Skip to content Skip to footer

Cremation FAQs

This is a final disposition process through the burning of a deceased person. Cremation reduces the body to its basic elements and occurs in a specially designed furnace called a cremation chamber or retort. 

You must complete 6 forms by the applicant, attending Doctor, and Police (this may vary depending on the cause of death) as detailed below: 

Form A:must be completed by the applicant or family member. 

Form B:must be completed by the Divisional Police Headquarters in the district/area within which the person resided (the Police may use their own ‘B’ form if they so desire). Form B is the last form to be completed once all the others have been finalised. 

Form C:must be completed by the Physician issuing the Medical Cause of Death Certificate. 

  1. Addendum to Form C:This form must be completed by a second Medical Doctor, especially in the instance where a Post-Mortem was not done. 

Form E:must be signed by the Pathologist who carried out the post-mortem, in the instance, one was done. 

Form D:also called the Compliance Form, is completed by the Police Officer attending the cremation, whether in a crematorium or traditional site. This form is needed in the instance you are desirous of burying the cremains of your loved one after the cremation. 

Once these forms are completed, the applicant must copy all forms inclusive of Form B (which has not yet been completed)??. The applicant now has the original documents and a copy of the same in their possession. Additionally, the applicant must have in their possession his / her I.D., the deceased’s I.D., and one (1) copy of the Electronic (polymer) Death Certificate received from the Registrar of Births and Deaths District Office. The applicant then goes to the Police divisional headquarters in the district where the person lived and applies for the permit to cremate.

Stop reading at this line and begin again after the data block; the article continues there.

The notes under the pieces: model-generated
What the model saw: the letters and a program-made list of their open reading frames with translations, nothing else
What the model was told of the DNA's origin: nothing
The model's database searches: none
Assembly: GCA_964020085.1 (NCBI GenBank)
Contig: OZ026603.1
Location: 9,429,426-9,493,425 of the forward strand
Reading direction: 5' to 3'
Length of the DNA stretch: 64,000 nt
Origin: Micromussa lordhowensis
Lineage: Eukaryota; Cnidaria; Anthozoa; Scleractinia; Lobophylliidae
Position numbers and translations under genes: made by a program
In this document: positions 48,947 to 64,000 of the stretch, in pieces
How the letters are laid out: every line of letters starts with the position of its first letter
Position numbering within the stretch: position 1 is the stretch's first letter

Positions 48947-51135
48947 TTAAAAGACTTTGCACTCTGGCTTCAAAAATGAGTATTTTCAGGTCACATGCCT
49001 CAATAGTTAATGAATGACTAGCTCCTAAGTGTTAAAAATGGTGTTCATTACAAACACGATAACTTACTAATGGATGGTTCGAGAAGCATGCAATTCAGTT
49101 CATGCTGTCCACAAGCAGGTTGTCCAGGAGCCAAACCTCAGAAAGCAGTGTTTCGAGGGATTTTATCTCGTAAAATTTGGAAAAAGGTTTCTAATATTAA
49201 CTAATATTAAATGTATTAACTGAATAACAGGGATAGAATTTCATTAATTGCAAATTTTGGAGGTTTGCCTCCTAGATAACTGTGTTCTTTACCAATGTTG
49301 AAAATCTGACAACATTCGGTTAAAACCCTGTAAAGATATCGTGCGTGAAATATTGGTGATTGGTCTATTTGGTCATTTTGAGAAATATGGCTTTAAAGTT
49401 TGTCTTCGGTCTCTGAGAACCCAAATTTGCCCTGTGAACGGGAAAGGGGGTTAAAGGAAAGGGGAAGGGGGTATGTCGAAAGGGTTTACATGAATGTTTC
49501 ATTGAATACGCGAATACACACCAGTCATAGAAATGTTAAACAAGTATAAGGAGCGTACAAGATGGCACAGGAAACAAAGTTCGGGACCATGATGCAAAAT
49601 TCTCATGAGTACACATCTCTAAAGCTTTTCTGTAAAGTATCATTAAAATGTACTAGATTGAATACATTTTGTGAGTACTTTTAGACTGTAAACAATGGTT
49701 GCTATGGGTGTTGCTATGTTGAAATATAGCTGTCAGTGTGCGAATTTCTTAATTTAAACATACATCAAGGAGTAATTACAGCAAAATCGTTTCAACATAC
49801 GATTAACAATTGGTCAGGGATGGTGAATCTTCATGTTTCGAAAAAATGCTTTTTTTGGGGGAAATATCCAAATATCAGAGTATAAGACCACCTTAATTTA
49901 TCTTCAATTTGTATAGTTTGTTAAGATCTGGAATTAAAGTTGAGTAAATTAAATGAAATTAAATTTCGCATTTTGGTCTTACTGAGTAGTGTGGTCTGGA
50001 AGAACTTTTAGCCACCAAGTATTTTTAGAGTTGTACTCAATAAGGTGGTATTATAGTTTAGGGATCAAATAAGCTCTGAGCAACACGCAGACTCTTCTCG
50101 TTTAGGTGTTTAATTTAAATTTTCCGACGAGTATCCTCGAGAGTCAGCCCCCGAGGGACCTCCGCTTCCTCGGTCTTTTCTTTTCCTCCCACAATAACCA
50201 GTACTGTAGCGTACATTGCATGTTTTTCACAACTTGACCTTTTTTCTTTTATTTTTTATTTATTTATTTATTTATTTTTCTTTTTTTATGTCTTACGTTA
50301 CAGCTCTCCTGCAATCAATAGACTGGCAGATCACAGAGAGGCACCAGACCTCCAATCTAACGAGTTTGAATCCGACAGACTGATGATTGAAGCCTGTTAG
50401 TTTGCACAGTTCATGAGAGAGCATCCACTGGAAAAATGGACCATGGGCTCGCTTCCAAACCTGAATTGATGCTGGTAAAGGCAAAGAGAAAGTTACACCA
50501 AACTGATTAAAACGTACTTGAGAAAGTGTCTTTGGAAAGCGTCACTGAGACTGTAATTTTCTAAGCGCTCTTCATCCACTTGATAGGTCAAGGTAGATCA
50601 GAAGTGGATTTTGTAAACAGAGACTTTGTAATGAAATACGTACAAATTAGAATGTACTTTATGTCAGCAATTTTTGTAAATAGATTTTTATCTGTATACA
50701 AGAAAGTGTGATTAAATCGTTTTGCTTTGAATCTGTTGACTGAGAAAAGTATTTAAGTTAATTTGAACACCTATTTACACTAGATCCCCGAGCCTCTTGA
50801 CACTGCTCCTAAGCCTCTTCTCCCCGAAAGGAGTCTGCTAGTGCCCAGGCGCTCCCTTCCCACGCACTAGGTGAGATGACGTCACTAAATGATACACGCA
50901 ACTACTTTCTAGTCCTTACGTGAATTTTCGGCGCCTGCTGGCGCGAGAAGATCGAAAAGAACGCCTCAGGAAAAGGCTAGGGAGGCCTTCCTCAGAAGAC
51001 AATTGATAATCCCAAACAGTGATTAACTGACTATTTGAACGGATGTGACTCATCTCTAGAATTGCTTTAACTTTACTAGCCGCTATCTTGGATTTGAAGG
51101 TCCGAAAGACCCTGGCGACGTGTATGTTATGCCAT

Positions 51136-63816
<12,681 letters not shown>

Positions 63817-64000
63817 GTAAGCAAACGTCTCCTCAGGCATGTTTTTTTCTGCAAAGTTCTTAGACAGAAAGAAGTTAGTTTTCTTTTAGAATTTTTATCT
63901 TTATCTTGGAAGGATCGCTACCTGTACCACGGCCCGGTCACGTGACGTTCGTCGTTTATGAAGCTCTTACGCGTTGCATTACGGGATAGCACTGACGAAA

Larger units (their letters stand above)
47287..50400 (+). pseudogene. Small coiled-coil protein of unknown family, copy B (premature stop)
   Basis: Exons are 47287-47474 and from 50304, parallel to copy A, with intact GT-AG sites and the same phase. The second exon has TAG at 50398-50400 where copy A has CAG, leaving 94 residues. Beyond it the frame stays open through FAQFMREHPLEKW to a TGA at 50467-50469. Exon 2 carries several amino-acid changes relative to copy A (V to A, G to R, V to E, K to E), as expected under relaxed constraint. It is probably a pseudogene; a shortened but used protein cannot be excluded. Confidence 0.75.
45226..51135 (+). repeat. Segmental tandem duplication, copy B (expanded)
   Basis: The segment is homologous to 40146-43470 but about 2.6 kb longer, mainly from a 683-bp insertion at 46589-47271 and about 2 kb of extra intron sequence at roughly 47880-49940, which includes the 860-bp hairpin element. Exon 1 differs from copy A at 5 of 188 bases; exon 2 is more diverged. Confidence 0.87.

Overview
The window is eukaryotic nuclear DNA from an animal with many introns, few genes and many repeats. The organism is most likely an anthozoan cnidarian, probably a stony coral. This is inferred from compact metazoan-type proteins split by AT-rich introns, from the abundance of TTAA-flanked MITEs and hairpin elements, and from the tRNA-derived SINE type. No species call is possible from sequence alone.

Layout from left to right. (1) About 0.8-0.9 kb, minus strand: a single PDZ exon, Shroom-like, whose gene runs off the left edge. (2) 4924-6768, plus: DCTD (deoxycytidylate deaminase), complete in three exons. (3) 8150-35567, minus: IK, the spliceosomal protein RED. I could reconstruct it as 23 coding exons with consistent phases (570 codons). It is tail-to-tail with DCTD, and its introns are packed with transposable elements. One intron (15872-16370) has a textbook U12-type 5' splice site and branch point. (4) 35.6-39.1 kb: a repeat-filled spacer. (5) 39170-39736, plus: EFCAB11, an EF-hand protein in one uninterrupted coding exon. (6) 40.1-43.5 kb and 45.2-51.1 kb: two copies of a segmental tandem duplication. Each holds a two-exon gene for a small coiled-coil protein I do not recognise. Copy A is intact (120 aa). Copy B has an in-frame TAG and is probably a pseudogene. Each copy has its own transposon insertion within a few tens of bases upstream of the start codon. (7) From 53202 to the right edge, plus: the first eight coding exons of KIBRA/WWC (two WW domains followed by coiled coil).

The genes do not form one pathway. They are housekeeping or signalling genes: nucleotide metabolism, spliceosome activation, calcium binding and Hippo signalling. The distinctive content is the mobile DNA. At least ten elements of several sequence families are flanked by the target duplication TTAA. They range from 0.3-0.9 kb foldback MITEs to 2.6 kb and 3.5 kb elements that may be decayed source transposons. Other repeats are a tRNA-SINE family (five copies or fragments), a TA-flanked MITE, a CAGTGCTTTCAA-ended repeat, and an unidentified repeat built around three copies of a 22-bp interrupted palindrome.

Embalming is not required by law in Trinidad and Tobago. Embalming is a matter of sanitation and aids in the final presentation of the deceased (Honouree). Nevertheless, in cases of a deceased person’s body leaving or arriving in a country(repatriation & expatriation), embalming is required.  

This is not practiced. For safety purposes, doors and blinds remain closed. Requests to witness the actual cremation can be discussed during the planning process.  

Once the cremation has taken place, the cremated remains are removed and left to cool before being placed in an urn. The urn clearly identifies the remains of your loved one. This process usually takes 3 working days, however, for ritualistic purposes, cremains can be requested earlier.  

Yes. The identity of your loved one is checked by the Crematorium Attendant and Supervisor before being placed in the retort. The retort can only hold 1 coffin/casket at a time with rules that must be followed. This reduces the potential for error and ensures you receive the remains of your loved one.  

  • Only the applicant on Form B is authorised to collect the cremated remains. 
  • A valid identification will be needed to collect the cremated remains. 
  • Hours of collection are between 9:00 a.m. to 3:00 p.m.  
  • An authorisation letter can be done to allow another family member to collect the cremated remains. However, they must walk with a copy of the applicant’s identification card as well as their own.  

The Belgroves Funeral Home Company Limited has distinct options available to you which include: 

  • Our Well of Remembrance where you can visit your loved one at any time. The fee for this would be explained by your Event Planner 
  • Pillar Urns, wall niches, or inurnment in our columbarium, can be purchased for interring the cremated remains of your loved one 
  • Keeping your loved one at home in an ornate urn that can be purchased or a clay urn that you will receive at no cost 
  • Scattering at sea, which our team can arrange for you 
  • Burying in an existing family grave or you can purchase one of the family crypts 
  • International Shipping of an Urn